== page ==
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franklin county times

Soldier finds final resting place at last

James Lemonte Winchester never met his paternal grandfather, but he said he vividly remembers the first time he heard about him.

In the late ’70s, when he was 8 or 9 years old, his father, William James Winchester, returned to their home in Lima, Ohio, with a photograph. The elder Winchester had been visiting his mother, Millie Ann Cowan-Winchester, who gave him the photo.

“It was a huge photograph in an old picture frame, and I asked him who it was,” said Winchester, “and he told me that was his father, William Junior Winchester, private first class in the Army, a soldier in the Korean War. He said he never met his father, and that he had been presumed captured and killed, but the specifics weren’t known.”

Pfc. Winchester was one of the last “Buffalo Soldiers” before the integration of the U.S. Armed Services. He was a member of Company D, 1st Battalion, 24th Infantry Regiment, 25th Infantry Division.

Born May 5, 1930, and also raised in nearby Mount Hope, William Junior Winchester enlisted in the Army around March 1950. He got married the same year.

His oldest living cousin, Charlie Lee Suggs, of Landersville, said he remembers playing together as children and notes he was good at baseball and was active at Mount Hope Presbyterian church. He recalled they had intended to go into the Army together, but Suggs wound up staying home.

The last night Pfc. Winchester was home for the last time, on furlough from the Army in September 1950, he played a song on his guitar. James Winchester said while he doesn’t know the name of the song, the lyrics included, “I’m not coming back this way no more.” He said he believes his grandfather knew he was unlikely to make it back home.

“He had hoped to stay long enough to be there for the birth of his son, but he was unable to extend his leave,” said Winchester. “It wasn’t long before the Army lost contact with him.”

At the end of the war, Pfc. Winchester was listed as Missing in Action, and the Army later declared him dead.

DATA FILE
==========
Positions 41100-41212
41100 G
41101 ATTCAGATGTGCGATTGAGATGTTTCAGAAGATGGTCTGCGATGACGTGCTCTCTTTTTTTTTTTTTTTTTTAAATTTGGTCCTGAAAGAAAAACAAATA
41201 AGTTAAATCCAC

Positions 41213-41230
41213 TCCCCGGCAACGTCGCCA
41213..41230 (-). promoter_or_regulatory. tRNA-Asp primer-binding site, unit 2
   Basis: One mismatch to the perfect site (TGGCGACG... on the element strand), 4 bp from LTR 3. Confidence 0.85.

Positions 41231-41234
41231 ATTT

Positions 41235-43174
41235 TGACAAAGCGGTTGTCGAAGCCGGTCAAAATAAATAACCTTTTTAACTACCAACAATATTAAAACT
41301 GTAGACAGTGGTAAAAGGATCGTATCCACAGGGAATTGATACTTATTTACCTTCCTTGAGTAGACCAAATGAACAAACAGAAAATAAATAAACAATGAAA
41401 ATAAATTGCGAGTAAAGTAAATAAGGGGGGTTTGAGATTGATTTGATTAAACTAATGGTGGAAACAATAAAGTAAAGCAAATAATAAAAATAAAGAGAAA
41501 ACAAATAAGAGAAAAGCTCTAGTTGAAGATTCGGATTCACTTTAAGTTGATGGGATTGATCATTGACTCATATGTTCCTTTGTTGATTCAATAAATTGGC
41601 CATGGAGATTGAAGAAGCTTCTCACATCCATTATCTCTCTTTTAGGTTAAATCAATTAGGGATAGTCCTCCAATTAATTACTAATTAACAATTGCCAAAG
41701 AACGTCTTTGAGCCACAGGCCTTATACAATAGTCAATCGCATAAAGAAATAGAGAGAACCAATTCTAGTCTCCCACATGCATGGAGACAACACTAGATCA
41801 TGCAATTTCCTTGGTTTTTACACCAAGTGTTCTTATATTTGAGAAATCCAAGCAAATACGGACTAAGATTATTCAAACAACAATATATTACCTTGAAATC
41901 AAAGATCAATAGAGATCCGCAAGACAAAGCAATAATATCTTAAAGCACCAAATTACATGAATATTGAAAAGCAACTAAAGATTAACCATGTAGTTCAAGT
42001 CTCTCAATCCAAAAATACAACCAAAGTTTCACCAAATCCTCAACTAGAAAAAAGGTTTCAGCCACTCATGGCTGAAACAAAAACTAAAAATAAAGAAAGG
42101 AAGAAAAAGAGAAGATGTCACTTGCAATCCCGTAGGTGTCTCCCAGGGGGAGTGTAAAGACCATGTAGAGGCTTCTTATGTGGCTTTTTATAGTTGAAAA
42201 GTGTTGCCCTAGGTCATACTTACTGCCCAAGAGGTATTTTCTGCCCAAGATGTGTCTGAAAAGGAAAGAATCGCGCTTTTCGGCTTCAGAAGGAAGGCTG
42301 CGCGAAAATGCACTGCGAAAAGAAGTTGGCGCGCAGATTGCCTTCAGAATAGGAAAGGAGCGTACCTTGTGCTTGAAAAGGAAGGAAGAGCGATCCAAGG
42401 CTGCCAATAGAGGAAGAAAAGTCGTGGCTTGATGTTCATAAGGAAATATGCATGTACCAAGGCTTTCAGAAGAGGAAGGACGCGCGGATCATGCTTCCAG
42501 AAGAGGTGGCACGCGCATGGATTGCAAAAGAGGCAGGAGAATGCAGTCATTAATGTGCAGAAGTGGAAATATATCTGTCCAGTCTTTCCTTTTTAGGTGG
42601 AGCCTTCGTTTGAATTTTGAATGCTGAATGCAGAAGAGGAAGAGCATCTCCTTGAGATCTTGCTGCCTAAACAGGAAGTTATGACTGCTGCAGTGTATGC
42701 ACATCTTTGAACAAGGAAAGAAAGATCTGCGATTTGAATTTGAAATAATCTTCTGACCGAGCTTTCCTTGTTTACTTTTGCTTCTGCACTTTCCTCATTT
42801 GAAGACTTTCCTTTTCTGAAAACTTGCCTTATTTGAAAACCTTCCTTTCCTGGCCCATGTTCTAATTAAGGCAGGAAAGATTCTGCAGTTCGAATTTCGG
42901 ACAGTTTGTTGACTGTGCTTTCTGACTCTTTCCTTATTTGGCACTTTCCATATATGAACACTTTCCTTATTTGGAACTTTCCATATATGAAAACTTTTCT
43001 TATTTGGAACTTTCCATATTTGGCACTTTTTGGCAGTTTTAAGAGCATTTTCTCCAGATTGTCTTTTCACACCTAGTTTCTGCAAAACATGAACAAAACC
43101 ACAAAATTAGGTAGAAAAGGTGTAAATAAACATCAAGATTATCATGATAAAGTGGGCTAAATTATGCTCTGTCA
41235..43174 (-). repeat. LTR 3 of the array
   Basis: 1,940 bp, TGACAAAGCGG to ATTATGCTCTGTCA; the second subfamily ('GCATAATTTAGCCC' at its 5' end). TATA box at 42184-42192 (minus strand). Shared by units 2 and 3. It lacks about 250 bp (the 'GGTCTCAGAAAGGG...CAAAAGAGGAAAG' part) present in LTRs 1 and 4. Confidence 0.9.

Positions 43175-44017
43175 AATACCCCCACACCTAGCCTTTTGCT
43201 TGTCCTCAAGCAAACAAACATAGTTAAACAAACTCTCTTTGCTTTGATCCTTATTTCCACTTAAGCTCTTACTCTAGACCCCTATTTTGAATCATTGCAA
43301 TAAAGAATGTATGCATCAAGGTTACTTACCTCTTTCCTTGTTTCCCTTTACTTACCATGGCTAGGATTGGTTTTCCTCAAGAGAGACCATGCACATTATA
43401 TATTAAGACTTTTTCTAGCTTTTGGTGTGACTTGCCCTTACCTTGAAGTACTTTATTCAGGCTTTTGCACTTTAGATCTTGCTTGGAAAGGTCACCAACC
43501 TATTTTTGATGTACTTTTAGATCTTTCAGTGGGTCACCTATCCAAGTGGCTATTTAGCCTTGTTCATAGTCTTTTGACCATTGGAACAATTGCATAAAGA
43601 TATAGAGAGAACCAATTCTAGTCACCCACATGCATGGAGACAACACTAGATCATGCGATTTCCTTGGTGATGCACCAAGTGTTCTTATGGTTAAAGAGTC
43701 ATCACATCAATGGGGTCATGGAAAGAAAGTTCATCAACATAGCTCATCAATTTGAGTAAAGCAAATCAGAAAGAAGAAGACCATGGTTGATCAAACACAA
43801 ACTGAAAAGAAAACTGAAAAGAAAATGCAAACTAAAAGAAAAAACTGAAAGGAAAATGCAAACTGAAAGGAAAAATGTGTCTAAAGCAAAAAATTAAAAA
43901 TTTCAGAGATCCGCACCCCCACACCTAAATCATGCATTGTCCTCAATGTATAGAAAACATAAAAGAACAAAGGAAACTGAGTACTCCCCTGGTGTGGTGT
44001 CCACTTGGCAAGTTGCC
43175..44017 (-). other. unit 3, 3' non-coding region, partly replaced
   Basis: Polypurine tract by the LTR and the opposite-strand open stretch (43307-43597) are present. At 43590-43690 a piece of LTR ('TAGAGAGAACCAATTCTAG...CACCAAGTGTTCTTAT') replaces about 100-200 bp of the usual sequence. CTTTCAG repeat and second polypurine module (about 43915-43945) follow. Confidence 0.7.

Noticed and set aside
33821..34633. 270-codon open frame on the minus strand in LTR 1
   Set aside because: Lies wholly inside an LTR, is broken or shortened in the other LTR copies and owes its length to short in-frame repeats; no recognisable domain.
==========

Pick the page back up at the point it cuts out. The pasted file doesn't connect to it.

For many years the family didn’t know for sure what had happened, but they presumed he’d been captured, killed and buried in a mass grave somewhere in North Korea.

His parents, Fred and Nanny Winchester, reportedly never truly accepted he was dead. Once they received his death benefit from the Army, they moved from Mount Hope and bought land in Tharptown, where they lived until their deaths.

As for Millie Ann Winchester, Pfc. Winchester’s wife – she decided, shortly after receiving news of his death, to start a new life in Ohio, where some of the family had gone. Traveling that way with the intention to live and work in Detroit, their car broke down in Lima, Ohio. Given the need to find work immediately, they decided to stay and , eventually, began encouraging the rest of the family to join them.

“All of my grandmother’s side of the family wound up moving,” said James Winchester. “My father was born in Mount Hope, and lived there until he was 3 or 4, but Lima, Ohio, is the only home he remembered, though he went back all down through the years to visit his father’s side of the family.”

James Winchester said his family always wanted to know what happened to his grandfather. His father’s younger sister, Vickie, reached out to the military around 2002 to ask what could be done to learn more.

“Up until that point, we had never reached out to the military, so this got the process started officially,” said James Winchester. “Around 2010 my sister, Tiphany, reached out to them again to see what else could be done, and they started sending us information and later sent a kit for a DNA test.”

James Winchester and his father did DNA swabs and sent it back to the military, but his father died from cancer less than a year later.

The next time they heard from the Army was several years later, in September 2019, when a representative called to let them know a positive match had been made thanks to the DNA test.

“They told us it was a 100 percent positive identification,” said James Winchester, “and it was remarkable news. We never thought it would happen.